Panama law firm papers reveal Nawaz Sharif family's 'offshore holdings'
Secret files of the Panamanian law firm Mossack Fonseca that have leaked into the public domain indicate that Pakistan`s first family -- the Sharifs -- are the world`s powerful who have established offshore tax havens to park their unaccounted for wealth.
Islamabad: Secret files of the Panamanian law firm Mossack Fonseca that have leaked into the public domain indicate that Pakistan`s first family -- the Sharifs -- are the world`s powerful who have established offshore tax havens to park their unaccounted for wealth.
In a data dump that is described as being larger than the leaked US diplomatic cables, around 2.6 terabytes of information have been drawn out of the internal database of Mossack Fonseca and made public.
Available on the website of the International Consortium of Investigative Journalists - one of around 100 news organisations and 300 journalists that worked on mining the data simultaneously, the Dawn says Prime Minister Sharif`s children Mariam, Hasan and Hussain are owners or had the right to authorise transactions for several companies.
Mariam is described as "the owner of British Virgin Islands-based firms Nielsen Enterprises Limited and Nescoll Limited, incorporated in 1994 and 1993".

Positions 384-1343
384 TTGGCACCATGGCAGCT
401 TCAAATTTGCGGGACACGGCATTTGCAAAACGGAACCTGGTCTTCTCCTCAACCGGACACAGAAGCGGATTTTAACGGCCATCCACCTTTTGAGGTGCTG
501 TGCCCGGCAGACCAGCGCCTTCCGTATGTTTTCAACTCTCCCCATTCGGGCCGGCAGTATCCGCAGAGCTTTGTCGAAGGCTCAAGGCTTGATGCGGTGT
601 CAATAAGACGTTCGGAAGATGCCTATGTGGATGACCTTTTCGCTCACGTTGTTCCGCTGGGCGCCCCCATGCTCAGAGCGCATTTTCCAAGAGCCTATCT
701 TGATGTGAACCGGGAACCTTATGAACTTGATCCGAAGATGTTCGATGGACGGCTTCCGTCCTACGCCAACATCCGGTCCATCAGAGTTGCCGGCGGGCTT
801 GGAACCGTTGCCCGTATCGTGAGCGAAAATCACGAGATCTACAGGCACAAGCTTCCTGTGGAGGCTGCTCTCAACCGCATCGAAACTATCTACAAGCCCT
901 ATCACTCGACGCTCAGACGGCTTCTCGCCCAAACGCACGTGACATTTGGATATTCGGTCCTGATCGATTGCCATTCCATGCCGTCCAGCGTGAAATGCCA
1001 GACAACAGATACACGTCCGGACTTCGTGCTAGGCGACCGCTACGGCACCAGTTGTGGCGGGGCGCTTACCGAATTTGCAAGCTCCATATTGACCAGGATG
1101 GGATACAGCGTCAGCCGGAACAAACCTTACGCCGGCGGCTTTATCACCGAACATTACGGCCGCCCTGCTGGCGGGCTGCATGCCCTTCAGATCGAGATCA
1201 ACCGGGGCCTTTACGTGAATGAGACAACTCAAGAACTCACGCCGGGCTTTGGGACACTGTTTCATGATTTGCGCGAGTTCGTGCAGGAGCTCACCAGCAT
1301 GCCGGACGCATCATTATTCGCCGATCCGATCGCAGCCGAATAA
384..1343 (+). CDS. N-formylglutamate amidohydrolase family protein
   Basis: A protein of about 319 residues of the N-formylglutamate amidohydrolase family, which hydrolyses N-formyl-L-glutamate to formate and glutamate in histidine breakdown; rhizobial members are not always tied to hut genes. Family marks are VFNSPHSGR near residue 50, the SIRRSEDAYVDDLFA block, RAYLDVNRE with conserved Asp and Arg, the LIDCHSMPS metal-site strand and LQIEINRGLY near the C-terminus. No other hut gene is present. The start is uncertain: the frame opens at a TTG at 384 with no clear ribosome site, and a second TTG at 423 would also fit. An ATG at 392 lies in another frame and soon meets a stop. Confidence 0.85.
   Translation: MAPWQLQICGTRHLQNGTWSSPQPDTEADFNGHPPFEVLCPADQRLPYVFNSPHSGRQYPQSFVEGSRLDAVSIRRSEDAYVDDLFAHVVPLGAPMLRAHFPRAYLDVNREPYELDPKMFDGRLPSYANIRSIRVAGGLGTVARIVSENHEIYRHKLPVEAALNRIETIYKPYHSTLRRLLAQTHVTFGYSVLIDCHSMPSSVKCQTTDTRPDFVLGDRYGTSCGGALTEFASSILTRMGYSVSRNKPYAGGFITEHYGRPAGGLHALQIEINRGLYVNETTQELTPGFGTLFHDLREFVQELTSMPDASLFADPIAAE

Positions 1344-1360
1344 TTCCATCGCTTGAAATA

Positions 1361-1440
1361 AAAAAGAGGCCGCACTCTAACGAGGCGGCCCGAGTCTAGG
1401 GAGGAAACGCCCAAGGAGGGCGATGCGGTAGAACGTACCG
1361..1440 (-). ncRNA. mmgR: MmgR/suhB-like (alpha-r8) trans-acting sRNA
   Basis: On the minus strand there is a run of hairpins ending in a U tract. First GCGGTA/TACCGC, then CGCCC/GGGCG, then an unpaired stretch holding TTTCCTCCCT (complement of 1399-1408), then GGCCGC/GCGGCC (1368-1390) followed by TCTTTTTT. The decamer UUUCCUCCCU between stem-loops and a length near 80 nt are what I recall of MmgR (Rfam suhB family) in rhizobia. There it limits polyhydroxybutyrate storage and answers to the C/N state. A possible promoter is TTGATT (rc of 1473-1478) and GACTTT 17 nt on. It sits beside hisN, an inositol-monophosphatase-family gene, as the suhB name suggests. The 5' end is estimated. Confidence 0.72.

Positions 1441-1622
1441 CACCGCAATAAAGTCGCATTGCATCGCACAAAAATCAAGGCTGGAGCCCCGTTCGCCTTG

On one of the documents released by ICIJ, the address listed for Nielsen Enterprises is Saroor Palace in Jeddah, Saudi Arabia. The document, dated June 2012, describes Mariam Safdar as the `beneficial owner`.According to ICIJ,
"Hussain and Mariam signed a document dated June 2007 that was part of a series of transactions in which Deutsche Bank Geneva lent up to $13.8 million to Nescoll, Nielsen and another company, with their London properties as collateral."
In July 2014, the two companies were transferred to another agent. Hasan Nawaz Sharif is described as "the sole director of Hangon Property Holdings Limited incorporated in the British Virgin Islands in February 2007, which acquired Liberia-based firm Cascon Holdings Establishment Limited for about 11.2 million dollars in August 2007".
But the papers are not necessarily evidence of wrongdoing. According to The Guardian, using offshore structures is entirely legal.It is expected that the data leak will yield more information in days to come.